Heritage buildings are a crucial part of the UK built sector. They perpetuate a sense of identity, prestige and community. Many heritage buildings however tend to be energy inefficient and the scope for retrofitting such buildings is paramount. Heritage buildings require ratification from planning bodies in order to undertake any alteration on the building. This tends to create a bottleneck in the retrofitting of heritage office buildings. The paper aims to discuss this issue.
This study utilises a case study building in Scotland to evaluate the potential for retrofitting in a UK heritage office building. Building energy simulation software is used to generate the energy data in different retrofit options. A scenario analysis on the heritage status of the building is also undertaken.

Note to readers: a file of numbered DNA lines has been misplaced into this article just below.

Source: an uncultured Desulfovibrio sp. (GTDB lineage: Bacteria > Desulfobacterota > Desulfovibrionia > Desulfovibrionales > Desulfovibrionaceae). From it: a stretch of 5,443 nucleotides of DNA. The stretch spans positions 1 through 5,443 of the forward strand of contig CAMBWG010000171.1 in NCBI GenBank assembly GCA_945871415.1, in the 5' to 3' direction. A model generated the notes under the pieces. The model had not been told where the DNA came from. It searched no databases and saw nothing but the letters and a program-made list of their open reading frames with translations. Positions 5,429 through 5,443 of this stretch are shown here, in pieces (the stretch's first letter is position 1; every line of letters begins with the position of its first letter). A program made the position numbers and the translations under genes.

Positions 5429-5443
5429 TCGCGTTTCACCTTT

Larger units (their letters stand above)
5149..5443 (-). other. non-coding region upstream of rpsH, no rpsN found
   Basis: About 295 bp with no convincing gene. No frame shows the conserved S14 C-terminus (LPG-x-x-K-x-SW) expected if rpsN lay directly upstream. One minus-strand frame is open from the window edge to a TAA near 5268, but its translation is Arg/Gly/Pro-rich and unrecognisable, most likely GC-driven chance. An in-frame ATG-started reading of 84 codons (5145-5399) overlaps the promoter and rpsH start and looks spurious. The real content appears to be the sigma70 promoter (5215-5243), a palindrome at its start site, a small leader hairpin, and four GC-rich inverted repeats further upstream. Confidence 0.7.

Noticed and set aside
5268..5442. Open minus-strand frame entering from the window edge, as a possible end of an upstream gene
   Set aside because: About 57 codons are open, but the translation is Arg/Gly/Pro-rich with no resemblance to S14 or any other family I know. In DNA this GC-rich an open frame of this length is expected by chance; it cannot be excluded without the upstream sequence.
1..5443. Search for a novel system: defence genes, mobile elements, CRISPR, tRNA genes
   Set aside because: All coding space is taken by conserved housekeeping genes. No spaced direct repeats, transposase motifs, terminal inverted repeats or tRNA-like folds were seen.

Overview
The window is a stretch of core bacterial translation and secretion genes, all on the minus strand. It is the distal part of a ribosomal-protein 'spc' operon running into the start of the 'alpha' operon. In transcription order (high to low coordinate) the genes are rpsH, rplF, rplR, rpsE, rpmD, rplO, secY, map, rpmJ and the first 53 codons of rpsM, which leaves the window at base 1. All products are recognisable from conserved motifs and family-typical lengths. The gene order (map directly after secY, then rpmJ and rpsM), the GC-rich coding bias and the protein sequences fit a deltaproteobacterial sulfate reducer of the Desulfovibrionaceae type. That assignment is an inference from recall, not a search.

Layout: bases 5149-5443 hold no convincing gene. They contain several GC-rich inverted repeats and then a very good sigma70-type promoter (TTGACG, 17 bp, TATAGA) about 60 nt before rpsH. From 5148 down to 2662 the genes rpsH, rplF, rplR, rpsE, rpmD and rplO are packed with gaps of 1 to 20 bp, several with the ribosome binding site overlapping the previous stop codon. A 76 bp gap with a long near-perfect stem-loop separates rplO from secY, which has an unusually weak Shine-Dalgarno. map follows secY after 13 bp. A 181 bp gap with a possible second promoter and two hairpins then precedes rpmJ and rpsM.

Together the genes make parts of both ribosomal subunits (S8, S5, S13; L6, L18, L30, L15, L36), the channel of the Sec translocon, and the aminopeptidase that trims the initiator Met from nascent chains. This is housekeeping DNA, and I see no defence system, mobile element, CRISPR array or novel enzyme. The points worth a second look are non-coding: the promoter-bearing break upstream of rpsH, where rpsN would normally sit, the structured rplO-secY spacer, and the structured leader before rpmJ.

The costs, energy consumption and carbon emission levels are evaluated and compared. It was found that the differential in annual energy savings achieved, based on the proportion of capital cost to operational cost, is 14.6 per cent in the heritage building, compared to 24.6 per cent in the non-heritage building.
The study suggests that government and other stakeholders should seek for ways of incentivising retrofit investments in heritage buildings. This will provide an effective way of minimising the contributions of the built environment to global warming and climate change.
Tokede, O., Udawatta, N. and Luther, M. (2018), "Retrofitting heritage office buildings in the UK: a case study", Built Environment Project and Asset Management, Vol. 8 No. 1, pp. 39-50. https://doi.org/10.1108/BEPAM-11-2016-0068
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